How do you cook heartnuts, hawthorn fruits or hostas? What’s the best way to preserve autumn olives or to dry chestnuts? Forest gardening – a novel way of growing edible crops in different vertical layers – is attracting increasing interest, for gardens large or small. But when it comes to harvest time, how do you make the most of the produce?
From bamboo shoots and beech leaves to medlars and mashua, Food from your Forest Garden offers creative and imaginative ways to enjoy the crops from your forest garden. It provides cooking advice and recipe suggestions, with notes on every species in the bestselling Creating a Forest Garden by Martin Crawford. The book includes:
l Over 100 recipes for over 50 different species, presented by season, plus raw food options.
l Information on the plants’ nutritional value, with advice on harvesting and processing.
l Chapters on preserving methods, from traditional preserves such as jams to ferments and fruit leathers.
With beautiful colour photographs of plants and recipes, this book is an invaluable resource for making the most of your forest garden – and an inspiration for anyone thinking of growing and using forest garden crops.
- Harvesting methods
- Traditional preserving – jams and chutneys
- Drying food (fruits, fruit leathers and nuts)
Part Two: Recipes
- Over 70 recipes presented by season, with a number of recipe ideas for each plant, plus raw food options.
Appendix 1: Forest garden food plants
Appendix 2: Plants by month of use
People said, “You can’t grow a forest garden in this climate!” Martin Crawford resoundingly proved that you can and that it can be abundant.
They said, “That’s all very well but what can do with all these wierd foods that come out of the forest garden?” Caroline Aitken has shown convincingly what you can do and that it can be delicious.
Food From Your Forest Garden is beautiful, inspiring and informative, the recipes are delicious yet undaunting, there are ideas aplenty and most importantly, whether you have a forest garden or just a few pots, it makes you want to grow some of what you eat.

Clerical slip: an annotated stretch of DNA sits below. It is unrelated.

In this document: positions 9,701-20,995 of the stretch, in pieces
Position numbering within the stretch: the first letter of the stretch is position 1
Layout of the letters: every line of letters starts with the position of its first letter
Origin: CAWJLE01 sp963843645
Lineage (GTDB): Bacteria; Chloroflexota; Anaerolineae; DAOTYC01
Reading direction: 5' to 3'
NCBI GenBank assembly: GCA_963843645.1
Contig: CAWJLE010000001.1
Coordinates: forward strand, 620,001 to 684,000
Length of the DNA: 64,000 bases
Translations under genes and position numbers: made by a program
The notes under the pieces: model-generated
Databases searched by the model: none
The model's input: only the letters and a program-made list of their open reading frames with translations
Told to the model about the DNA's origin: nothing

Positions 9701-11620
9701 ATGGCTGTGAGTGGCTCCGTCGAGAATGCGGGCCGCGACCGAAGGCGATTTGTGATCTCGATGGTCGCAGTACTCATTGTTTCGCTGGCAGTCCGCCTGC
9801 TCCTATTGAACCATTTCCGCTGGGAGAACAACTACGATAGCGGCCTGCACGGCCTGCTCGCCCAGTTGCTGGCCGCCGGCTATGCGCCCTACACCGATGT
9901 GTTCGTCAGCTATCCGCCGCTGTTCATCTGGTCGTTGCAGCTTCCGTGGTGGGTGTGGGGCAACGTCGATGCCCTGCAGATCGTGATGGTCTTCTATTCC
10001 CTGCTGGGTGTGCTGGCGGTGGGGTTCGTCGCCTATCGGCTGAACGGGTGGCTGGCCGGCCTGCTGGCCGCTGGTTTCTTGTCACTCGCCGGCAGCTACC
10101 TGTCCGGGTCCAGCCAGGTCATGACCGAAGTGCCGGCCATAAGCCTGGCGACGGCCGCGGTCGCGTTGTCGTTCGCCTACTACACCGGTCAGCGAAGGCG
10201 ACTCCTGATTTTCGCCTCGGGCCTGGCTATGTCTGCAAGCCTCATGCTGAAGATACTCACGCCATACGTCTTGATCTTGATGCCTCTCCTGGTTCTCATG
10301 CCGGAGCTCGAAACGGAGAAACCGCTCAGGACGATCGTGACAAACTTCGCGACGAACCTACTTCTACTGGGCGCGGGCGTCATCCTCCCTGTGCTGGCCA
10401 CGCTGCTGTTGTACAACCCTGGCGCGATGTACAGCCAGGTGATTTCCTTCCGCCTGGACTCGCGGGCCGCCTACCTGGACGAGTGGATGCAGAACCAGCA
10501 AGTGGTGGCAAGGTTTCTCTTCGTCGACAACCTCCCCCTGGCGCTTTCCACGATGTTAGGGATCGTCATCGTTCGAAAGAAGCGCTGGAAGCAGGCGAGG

Martin Crawford, Director of the Agroforestry Research Trust, forest gardener and author of the bestselling Creating a Forest Garden, has teamed up with Caroline Aitken, a permaculture teacher and cook on Patrick Whitefield’s permaculture courses. Her passion for cooking and Martin’s passion for growing are combined to offer creative and imaginative ways to enjoy the crops from your forest garden.
Martin started his working life a computer programmer, but his passion for organic gardening quickly led to a change in career. In 1992 he founded the Agroforestry Research Trust, a non-profit-making charity that researches into temperate agroforestry and all aspects of plant cropping and uses, with a focus on tree, shrub and perennial crops. At his 2-acre forest garden in Dartington, Devon, planted 15 years ago, Martin systematically researches plant interactions and unusual crops. He also runs a commercial tree nursery specialising in unusual trees and shrubs, and has an 8-acre trial site, researching fruit and nut trees. See www.agroforestry.co.uk for more information.
Martin teaches courses on Forest Gardening and Growing Nut Crops, writes books and edits a quarterly journal, Agroforestry News. He has published a large number of books on specific areas of forest gardening. His book Creating a Forest Garden – the forest gardening ‘bible’ – was published in 2010. How to Grow Perennial Vegetables, also by Green Books, was published in 2012. Martin lives in Dartington with his wife and two children.
Caroline originally studied art and design, specialising in glassmaking, and still works as an illustrator. She travelled for three years in Europe and Morocco in a bus powered by vegetable oil, then settled on a smallholding in Devon where she grew vegetables and tended livestock while also studying horticulture with the RHS.
After taking part in Patrick Whitefield’s Permaculture Design course in 2008, she was invited to return to work as the course cook. She has been cooking for Patrick’s courses ever since, and now also works with him as a permaculture teacher. In the course of this work she is often asked about forest garden foods and how to prepare them. She realised the need for practical guidance on how integrate these new foods into familiar and appealing meals, which led to her collaboration with Martin Crawford on Food from Your Forest Garden.
Caroline lives with her husband on a 4-acre smallholding in South Devon, which they aim to develop into a specialist nursery and to host workshops and courses on permaculture, organic horticulture and traditional crafts.